What Every Woman Should Know About Pregnancy When They Have an STD

Sexually-transmitted diseases (STDs) are very common in the United States. In fact, the CDC estimates about 20 million new infections are diagnosed each year, and experts say that’s just a small fraction of the actual cases that occur.

If those numbers sound scary, keep in mind that STDs are treatable, and many are completely curable. But if they occur during pregnancy, an STD can cause a host of complications you may not be aware of — complications that can affect both you and your baby.

Women's Pavilion of the Palm Beaches is a leading obstetrics and gynecology practice in Greenacres, Florida, providing advanced care for STDs in pregnant and non-pregnant women alike. 

As a fellow of the American College of Obstetricians and Gynecologists (ACOG), Leroy Charles, MD, is skilled in helping pregnant women and their unborn children stay healthy during pregnancy and delivery. Here’s how he can help you.

STDs and pregnancy

STDs typically cause at least some unpleasant symptoms, no matter when they occur. But during pregnancy, even a “minor” STD can cause major problems for your baby and for you.

Some infections, like HIV, gonorrhea, and hepatitis B and C, can pass from you to your baby, either during pregnancy or during delivery. In addition, STDs are linked with:

For your baby specifically, an untreated STD can cause:

Some complications develop during pregnancy, while others are more likely to occur during delivery or even during breastfeeding.

Preventing STD complications

Obviously, getting tested prior to pregnancy is the best option. But for a lot of women, that just doesn’t happen.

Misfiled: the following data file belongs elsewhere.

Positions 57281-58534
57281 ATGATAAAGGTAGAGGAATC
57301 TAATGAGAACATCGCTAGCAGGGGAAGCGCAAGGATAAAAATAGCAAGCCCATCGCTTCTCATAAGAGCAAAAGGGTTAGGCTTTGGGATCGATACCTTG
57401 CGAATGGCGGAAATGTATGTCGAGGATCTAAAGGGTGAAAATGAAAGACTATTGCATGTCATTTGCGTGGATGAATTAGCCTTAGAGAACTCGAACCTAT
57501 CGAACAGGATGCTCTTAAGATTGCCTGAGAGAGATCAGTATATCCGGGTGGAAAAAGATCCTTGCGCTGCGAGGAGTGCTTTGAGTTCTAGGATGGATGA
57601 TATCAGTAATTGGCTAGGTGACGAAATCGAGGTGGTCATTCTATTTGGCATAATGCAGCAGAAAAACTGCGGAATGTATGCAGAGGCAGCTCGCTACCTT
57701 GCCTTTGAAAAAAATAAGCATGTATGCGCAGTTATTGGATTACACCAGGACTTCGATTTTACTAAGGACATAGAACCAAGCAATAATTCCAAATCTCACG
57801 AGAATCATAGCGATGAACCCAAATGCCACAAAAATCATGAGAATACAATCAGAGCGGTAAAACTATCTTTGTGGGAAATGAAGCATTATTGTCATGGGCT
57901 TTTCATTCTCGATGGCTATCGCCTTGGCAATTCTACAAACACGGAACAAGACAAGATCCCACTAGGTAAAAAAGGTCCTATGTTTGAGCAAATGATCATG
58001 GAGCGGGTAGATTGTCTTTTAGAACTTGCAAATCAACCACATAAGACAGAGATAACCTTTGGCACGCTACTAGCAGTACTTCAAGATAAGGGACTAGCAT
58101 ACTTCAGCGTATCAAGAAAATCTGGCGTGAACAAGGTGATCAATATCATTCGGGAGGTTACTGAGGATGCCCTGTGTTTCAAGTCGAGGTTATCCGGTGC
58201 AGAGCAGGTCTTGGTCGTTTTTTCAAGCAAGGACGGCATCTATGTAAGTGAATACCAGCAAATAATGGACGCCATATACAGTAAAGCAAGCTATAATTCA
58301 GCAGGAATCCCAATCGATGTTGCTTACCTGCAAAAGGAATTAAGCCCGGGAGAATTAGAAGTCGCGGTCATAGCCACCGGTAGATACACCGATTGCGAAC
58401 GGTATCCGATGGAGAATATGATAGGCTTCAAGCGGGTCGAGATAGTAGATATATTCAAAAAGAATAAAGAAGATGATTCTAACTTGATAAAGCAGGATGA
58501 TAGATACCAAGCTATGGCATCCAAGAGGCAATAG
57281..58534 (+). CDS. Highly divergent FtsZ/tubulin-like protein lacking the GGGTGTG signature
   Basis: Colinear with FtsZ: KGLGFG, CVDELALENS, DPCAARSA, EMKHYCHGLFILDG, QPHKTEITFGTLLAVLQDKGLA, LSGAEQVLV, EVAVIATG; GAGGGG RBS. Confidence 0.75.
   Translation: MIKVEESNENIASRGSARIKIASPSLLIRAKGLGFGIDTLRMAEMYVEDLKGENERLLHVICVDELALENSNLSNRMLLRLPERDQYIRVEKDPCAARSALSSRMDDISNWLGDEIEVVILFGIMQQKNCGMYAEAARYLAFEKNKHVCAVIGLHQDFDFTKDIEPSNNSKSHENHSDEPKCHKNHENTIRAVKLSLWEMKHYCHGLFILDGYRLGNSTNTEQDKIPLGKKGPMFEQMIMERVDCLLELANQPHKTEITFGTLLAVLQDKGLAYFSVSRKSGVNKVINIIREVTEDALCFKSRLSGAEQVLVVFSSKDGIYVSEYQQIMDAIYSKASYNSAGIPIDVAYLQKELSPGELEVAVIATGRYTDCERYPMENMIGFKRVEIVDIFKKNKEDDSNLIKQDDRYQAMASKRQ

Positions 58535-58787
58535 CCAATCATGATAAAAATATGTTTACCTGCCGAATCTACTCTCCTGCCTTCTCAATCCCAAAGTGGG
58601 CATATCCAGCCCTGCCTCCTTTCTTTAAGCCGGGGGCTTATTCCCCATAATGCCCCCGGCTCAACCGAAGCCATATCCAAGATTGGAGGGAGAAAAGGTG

If you’re pregnant, getting tested for STDs early in the pregnancy is very important. Early diagnosis means you can begin treatment for your STD — treatment that can dramatically reduce the risks for you and for your baby.

Depending on the STD that’s present, many complications may be prevented with antibiotics or other medications taken during pregnancy or given to the infant shortly after birth. 

Importantly, knowing that an STD is present can help you and Dr. Charles take special steps during delivery to reduce the risk of complications. In some infections, that might mean choosing a cesarean section over a vaginal birth.

Optimal care for you and your baby

If you’re pregnant and you have an STD, getting proper care is essential for avoiding potentially serious complications. Even if you don’t think you have an STD — or you’re not sure if you do — having STD testing in the early stages of pregnancy is an important part of helping ensure you and your baby stay healthy all the way through delivery. 

STD testing is simple and straightforward. To schedule a test or to book an evaluation with Dr. Charles, call the office or book online today.

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